Focus on helping abused child
By Kathy Mitchell and Marcy Sugar
Creators Syndicate Inc.
DEAR ANNIE: I was married to "James" for seven years before our separation in November. I have since filed for divorce.
James was always loving and supportive. We both wanted children from the beginning, but it took three years to get pregnant after going to numerous fertility clinics. When I finally gave birth to our beautiful daughter, "Jill," James slowly fell into a depression.
I work full time and James was left caring for Jill. When she was 18-months-old, I noticed bruises. When I asked James about them, he said he had no idea where they came from, so I ignorantly let it pass. Over the next year, I continued to see more bruises. Finally, when Jill was 3-years-old and able to talk clearly, she asked me why Daddy hated her. I was surprised and asked her why she thought that. She said he punished her all the time for hugging me and talking to me too much, or "because Mommy loves me more than him." Needless to say, I was freaked out.
I confronted James with Jill in the room, and he crazily lunged for her neck. I grabbed her, packed my bags and we left. I have not spoken to James since that night. Our lawyers are handling everything.
My question is, how could a man who wanted a child so much do this to our little girl? How do I deal with the guilt of knowing I could have stopped the abuse earlier if I had only paid more attention? — Kicking Myself
DEAR KICKING: It is difficult to believe the person you married could hurt your child, which is why many parents are in complete denial when confronted with signs of abuse. It serves no purpose for you to wallow in guilt over the past. What’s important now is providing Jill with a safe environment and seeing that she gets counseling to deal with the repercussions of the abuse, as well as the separation from a father from whom, despite everything, she may still want love and approval.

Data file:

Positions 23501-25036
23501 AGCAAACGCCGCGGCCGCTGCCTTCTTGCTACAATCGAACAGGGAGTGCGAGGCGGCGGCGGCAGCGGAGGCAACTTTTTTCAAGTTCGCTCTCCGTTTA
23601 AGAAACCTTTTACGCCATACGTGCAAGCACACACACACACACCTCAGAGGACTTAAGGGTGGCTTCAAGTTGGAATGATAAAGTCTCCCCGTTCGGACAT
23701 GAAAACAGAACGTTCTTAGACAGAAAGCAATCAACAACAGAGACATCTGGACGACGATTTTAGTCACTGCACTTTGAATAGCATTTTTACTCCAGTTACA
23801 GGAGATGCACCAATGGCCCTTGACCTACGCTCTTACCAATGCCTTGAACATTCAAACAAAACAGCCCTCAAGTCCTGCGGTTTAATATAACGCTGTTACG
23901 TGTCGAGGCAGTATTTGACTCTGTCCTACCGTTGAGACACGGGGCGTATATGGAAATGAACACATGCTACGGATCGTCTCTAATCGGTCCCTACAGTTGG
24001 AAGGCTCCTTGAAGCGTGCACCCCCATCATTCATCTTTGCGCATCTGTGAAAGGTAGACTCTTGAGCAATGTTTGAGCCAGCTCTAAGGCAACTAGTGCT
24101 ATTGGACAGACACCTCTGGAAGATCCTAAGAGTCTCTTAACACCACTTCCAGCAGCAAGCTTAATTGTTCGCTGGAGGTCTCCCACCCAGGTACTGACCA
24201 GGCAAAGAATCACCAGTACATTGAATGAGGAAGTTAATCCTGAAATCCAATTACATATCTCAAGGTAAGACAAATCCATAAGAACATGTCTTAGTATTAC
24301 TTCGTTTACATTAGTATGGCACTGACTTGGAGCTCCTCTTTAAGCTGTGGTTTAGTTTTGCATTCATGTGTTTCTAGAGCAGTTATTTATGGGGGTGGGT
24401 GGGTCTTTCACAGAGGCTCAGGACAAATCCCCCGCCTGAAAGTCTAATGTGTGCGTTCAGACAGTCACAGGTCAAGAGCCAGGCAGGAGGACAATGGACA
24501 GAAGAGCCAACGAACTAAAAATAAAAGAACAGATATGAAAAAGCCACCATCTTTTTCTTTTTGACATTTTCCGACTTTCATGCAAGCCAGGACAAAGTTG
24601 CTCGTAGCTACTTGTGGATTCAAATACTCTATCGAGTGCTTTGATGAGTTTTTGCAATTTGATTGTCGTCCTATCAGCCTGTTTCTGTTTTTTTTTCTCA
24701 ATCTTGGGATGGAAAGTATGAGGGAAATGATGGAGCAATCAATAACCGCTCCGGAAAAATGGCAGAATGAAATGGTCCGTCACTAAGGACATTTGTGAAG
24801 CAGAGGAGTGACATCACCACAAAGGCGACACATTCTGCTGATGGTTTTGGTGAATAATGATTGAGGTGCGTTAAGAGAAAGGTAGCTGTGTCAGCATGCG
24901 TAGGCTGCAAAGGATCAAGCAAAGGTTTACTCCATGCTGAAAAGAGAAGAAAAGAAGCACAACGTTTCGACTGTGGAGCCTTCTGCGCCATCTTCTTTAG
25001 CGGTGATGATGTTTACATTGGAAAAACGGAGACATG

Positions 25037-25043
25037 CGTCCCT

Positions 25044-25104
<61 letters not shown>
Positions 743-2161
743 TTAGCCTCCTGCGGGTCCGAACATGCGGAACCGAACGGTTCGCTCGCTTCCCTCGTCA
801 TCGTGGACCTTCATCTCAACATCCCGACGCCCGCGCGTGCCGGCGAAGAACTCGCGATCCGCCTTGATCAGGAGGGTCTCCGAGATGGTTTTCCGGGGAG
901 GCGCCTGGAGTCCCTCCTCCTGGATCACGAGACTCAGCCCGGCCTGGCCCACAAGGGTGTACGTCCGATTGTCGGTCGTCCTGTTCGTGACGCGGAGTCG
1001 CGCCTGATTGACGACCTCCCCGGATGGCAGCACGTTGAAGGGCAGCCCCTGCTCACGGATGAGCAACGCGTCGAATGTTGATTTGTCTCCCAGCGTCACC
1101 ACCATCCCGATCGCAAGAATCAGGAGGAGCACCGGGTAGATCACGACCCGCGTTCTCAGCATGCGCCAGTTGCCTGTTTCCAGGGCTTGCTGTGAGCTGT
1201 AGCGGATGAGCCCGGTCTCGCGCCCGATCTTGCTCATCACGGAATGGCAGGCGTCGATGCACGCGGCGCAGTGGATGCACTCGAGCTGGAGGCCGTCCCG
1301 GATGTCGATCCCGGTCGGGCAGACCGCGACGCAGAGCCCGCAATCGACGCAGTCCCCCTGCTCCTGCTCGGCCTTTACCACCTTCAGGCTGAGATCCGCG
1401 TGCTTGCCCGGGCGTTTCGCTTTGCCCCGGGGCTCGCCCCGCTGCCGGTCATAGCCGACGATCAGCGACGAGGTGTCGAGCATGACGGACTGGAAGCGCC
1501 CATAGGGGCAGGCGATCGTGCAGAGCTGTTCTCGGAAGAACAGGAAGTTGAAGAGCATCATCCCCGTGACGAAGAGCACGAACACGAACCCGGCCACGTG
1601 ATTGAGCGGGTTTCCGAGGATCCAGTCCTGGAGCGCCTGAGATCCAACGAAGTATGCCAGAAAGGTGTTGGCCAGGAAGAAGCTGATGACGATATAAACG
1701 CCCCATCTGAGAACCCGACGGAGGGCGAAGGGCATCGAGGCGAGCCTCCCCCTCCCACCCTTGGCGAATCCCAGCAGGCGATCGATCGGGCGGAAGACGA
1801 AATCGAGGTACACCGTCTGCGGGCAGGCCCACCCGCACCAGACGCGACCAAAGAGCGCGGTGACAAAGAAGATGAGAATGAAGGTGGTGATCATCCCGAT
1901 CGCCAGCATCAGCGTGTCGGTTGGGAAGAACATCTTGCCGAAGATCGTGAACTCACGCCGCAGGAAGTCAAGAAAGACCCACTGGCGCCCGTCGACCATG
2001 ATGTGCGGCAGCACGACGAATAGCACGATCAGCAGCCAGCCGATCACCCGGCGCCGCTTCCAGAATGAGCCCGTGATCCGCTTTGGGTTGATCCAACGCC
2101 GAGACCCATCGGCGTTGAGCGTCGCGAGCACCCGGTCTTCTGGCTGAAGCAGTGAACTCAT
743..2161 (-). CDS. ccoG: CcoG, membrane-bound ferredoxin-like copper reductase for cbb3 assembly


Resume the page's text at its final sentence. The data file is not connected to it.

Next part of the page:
DEAR ANNIE: I am an 18-year-old girl and have had a lump in my left breast, near the armpit, for about eight months. It doesn’t hurt, but it’s there all the time — it doesn’t come and go with my menstrual cycle.
I talked to my doctor about it six months ago and she said not to worry. I’ve read a lot of stuff online that says my chances of having breast cancer are pretty slim and it’s not unusual to have lumps, but I’m still worried. I don’t want to upset my mom by telling her about it. So, should I be concerned? — Unsure
DEAR UNSURE: Lumps in or near the breast are fairly common and most are not cancerous. Your doctor probably prefers to keep an eye on it rather than have you submit to an invasive procedure like a biopsy, although it wouldn’t hurt to get a second opinion if it will put your mind at ease. You should do regular self-exams, and if you notice any change, notify your doctor immediately. You won’t upset your mom by telling her. In fact, she may have some family history information that could prove useful and, hopefully, reassuring.
DEAR ANNIE: I worked in food service for over 20 years and have some advice for "Disgruntled in Denver" and other potential diners who arrive with a large party and expect to be seated promptly.
If you number more than four and are under time constraints, it’s a good idea to make reservations or at least call ahead to see if the establishment can accommodate you. A little planning and common sense can leave you with nothing to gripe about but the food. — Former Waiter
DEAR WAITER: This is true, although not everyone has the foresight to make a reservation for a last-minute bite after another engagement. "Disgruntled" was willing to wait 30 minutes, but should have been warned that the slow turnover might increase the delay.
Annie’s Mailbox is written by Kathy Mitchell and Marcy Sugar, longtime editors of the Ann Landers column. Please e-mail your questions to email@example.com, or write to: Annie’s Mailbox, P.O. Box 118190, Chicago, IL 60611.